The Christmas tree has been packed away. The lights have been stowed. Stockings no longer hang and wreaths have been taken down for another year. Christmas is well and truly over and I am a little sad. Not the usual Yuletide hangover, but regret that Christmas wasn’t as magical as I could have made it. We had sickness and birthday parties, beach holidays and projects that all encroached upon the season. Christmas cookies were hurriedly baked on Christmas Eve. The school carols were rained out and we didn’t get a chance to go to another. I didn’t go to a Christmas Eve mass, as I was so very tired and unwell. Hand made Christmas presents went unmade. We didn’t take the train one evening to see the big Christmas tree in town.
I didn’t make Xavier a decoration this year and I didn’t place a Christmas tree beside his grave. His little Christmas area was necessarily condensed due to the reach of a curious toddler. I didn’t get a chance to write Xavier a letter. Out of everything, these things sadden me the most. Sometimes life gets in the way of the best laid plans. And I feel like he was forgotten – not by family and friends, but by me. That he didn’t have the Christmas he deserved.
My first Christmas without Xavier was full of Xavier. I did something for him every day of December. I crafted things and wrote things and cried and felt close to him. This December, I struggled to find the time. That first December, I seemed to have nothing but time – empty days that should have been filled with a baby. This year, everyone and everything jostled for attention and so much was left wanting.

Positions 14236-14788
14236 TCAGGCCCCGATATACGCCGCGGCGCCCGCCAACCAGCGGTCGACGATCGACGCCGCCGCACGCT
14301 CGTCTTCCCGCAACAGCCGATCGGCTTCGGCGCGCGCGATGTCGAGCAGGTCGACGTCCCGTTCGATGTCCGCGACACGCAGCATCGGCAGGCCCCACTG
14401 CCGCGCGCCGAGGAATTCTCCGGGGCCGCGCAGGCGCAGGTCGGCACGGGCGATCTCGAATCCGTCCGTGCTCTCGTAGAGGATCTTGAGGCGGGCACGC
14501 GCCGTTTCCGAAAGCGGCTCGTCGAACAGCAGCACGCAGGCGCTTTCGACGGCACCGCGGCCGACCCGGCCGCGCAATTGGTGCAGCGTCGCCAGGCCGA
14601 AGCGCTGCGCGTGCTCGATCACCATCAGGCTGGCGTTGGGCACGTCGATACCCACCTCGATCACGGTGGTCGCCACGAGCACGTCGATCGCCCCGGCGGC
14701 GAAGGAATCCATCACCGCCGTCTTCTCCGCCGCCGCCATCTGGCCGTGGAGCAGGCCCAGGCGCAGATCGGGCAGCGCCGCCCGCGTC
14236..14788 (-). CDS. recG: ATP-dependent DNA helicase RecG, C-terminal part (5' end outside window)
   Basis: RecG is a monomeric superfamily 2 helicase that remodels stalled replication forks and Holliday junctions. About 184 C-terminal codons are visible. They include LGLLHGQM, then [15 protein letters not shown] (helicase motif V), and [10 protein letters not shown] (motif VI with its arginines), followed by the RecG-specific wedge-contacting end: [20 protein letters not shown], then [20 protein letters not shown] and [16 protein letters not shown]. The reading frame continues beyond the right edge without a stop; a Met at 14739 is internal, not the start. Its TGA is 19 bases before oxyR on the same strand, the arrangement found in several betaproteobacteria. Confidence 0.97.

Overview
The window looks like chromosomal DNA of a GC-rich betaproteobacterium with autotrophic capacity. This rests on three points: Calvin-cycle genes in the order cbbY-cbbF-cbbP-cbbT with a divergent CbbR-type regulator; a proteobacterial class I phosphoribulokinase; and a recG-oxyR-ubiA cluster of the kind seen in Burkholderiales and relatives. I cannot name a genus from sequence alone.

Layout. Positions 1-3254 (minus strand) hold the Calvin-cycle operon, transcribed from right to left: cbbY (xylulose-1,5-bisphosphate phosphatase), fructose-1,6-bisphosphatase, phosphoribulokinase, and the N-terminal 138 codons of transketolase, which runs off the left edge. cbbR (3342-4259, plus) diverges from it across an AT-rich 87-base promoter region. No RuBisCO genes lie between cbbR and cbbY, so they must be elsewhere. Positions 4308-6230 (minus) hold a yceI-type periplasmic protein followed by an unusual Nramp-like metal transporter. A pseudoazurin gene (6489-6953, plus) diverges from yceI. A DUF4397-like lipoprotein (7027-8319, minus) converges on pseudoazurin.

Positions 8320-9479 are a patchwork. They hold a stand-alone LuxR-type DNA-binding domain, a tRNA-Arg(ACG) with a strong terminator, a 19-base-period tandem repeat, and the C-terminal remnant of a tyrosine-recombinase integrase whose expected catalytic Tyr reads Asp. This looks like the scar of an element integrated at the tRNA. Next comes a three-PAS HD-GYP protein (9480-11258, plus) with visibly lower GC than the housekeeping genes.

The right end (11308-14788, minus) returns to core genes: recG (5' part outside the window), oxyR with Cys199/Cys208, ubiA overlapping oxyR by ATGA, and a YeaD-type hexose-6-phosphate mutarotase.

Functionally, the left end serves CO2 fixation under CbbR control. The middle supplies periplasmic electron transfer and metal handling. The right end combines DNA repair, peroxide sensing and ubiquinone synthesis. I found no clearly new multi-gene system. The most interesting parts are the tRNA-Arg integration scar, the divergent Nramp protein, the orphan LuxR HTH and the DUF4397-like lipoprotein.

I clearly remember the first walk to remember I attended after Xavier died. He’d been gone a few short months. After the walk, there were speakers. One family talked about their child gone too soon – so many years ago – and said “we don’t think about her everyday any more.” I felt a mixture of relief and confusion hearing that. I couldn’t imagine Xavier not filling every single thought. Up until that point everyone I had spoken to that had lost a child, even those years and years along their grief journey, said that their baby was still the last thing they thought of at night. Xavier is still the last person I think about most evenings, but there probably have been days crowded with other things where he has escaped my thoughts.
I still need to make spaces for him – this blog being the primary one. But I also have to be okay with the next stage of grief – where he is not such a constant companion. And I need to find the right balance between honouring him and accepting the limitations of time. I don’t think I did that properly this Christmas – but I make a commitment to do so the next.